Saturday, September 26, 2009

Eusebius Might Have Seen the Throne of St. Mark Stolen in Venice (or the Original it was Based On)

Some think that that there are two Seraphim [round the divine throne] but I, based on the idea expounded by the sacred scriptures which says 'the Seraphim stood round about Him,' think there are many and that they are body guards as it were like a crown from all sides surrounding the throne with light and enlivened by Him ..." [Commentary on Isaiah 38.12 - 16]

The reader might be interested in Hollerich's follow up statement which clearly connects us back to our Alexandrian Episcopal throne and my argument in the last post about Clement's use of the word aletheias to describe the same object from Isaiah 16:5.

Hollerich writes that:

Eusebius describes the office and status of the bishop in the Commentary [on Isaiah] in a variety of capacities: governmental, judicial, liturgical and eschatological. Although none of these is described in great detail, which would be inappropriate in a biblical commentary, they cumulatively give the episcopacy a high visibility in exegesis. Most of this section [that follows in Hollerich's book] will illustrate this centrality by demonstrating the bishop's usurping of messianic and eschatological prophesies ...

Eusebius did not suddenly discover the episcopacy when he sat down to write his commentary [on Isaiah]. His other works show a very high estimation of the episcopal office of the church. The opening lines of the Church History proclaim that the first theme of his path-breaking work is the succession (diadochia) stretching from the apostles to his own time, and those who had been most illustrious in the leadership and governance of the church. In book 10 of the Church History his speech at the rededication of the cathedral of Tyre develops an elaborate allegory of the new church and the renewed community at the centre of which is the person of the bishop, Paulinus: "In the ruler [archon] of all, as is right, the entire Christ has taken his seat, and in those who have the second place after him [the bounty] is apportioned to each one's capacity, by gifts of the power of Christ and the Holy Spirit." [HE 10. 4. 67] He also says of Paulinus " ... this man also, bearing in his own soul the image of Christ entire, the Word, the Wisdom, the Light, hath formed this magnificent temple of God most high ..." [ibid 10.4.62]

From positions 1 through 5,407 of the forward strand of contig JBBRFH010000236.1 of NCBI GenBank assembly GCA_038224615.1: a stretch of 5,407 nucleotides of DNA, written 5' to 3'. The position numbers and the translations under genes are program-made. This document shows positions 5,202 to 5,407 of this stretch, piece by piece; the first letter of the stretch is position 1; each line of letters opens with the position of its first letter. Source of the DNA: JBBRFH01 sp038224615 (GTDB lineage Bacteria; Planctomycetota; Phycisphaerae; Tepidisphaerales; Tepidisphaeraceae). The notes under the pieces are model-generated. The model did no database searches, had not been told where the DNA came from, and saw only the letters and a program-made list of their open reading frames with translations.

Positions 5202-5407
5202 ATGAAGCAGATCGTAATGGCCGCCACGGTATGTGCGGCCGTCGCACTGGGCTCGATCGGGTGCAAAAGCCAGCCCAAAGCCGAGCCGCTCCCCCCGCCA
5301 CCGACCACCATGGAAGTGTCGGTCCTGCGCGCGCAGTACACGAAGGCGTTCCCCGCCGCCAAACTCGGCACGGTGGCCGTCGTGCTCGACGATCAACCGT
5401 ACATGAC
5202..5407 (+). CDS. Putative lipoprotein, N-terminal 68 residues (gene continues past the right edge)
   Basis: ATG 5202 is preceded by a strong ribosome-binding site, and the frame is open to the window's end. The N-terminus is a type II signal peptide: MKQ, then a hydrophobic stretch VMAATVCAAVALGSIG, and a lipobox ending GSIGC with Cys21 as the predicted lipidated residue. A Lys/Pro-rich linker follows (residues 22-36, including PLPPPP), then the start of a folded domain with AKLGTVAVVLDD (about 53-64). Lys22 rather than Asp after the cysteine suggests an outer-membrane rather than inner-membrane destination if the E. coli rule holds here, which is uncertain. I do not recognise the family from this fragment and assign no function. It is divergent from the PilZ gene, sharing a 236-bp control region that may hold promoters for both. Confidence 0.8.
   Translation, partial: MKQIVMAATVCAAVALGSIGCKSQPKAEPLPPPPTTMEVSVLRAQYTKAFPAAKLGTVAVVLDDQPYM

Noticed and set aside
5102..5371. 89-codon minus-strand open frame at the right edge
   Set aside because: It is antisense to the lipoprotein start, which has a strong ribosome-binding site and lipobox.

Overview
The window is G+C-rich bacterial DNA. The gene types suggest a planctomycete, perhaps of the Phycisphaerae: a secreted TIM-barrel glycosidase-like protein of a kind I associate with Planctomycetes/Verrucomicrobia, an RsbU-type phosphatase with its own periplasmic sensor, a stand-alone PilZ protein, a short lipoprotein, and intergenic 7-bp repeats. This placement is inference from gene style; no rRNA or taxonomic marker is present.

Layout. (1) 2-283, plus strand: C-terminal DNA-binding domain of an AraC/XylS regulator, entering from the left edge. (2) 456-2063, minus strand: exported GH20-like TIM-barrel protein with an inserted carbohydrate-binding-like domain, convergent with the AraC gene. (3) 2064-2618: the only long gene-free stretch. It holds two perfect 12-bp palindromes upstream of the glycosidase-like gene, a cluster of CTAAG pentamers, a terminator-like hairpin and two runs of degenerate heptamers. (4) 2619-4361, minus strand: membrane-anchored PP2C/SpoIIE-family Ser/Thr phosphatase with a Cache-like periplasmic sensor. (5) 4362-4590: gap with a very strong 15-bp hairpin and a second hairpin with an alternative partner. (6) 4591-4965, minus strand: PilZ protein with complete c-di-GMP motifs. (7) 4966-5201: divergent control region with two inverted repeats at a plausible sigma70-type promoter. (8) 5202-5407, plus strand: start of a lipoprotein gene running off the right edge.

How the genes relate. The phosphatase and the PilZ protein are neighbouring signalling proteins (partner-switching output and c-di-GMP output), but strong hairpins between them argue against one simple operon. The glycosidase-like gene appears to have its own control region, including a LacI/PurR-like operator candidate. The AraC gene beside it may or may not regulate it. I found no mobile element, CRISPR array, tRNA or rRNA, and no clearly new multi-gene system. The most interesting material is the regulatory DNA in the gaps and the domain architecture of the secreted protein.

Eusebius' assertion that the bishop takes the place of Christ is the starting point for understanding his exegetical legitimation of the hierarchy. For the Commentary on Isaiah shows a marked tendency for the bishop to displace the person of Christ in messianic texts or to be invested with eschatological authority in texts that bear, or seem to bear, on the end of all things or on the restoration of Jerusalem. An excellent example of this displacement, especially because it can be compared with Eusebius' earlier and more traditional understanding and because of the heavily juridical flavour of the passage is the interpretation of Isa 16.5 ("Then a throne will be established mercy and there will take his seat on it with truth in the tent of David one who judges and seeks justice and is swift to do righteousness"). In the Prophetic Selections he said of this verse:

This is a prophesy concerning the second coming of Christ when the Word of God shall take his seat in the tent of David and judge with truth, his kingdom having been established over all with mercy and love, that is [by his kingdom], I believe is meant the church of the saints and the firstborn in heaven [cf. Heb. 12.23], and all the saints who have come under the portion of Word of God.

In the commentary the key word thronos suggested an ecclesiastical interpretation in which the Christian bishop, in whom Eusebius had already said in the Church History the whole Christ is seated, holds the very place of Christ and dispenses justice in the church. This is a very clear investment of the bishop with the power and authority of Christ at his second coming.

Does anyone doubt now that Clement could have applied aletheias to the Episcopal throne of Alexandria vis a vis Isaiah 16:5? ...

If you are interested in reading how this observation fits within my greater understanding of the workings of Secret Mark WITHIN the contemporary Alexandrian Church please go here

If you want to read more about how Alexandrian Christianity was rooted in the Jewish traditions of Alexandria, Philo of Alexandria and more feel free to purchase my new book here

Email with comments or questions.

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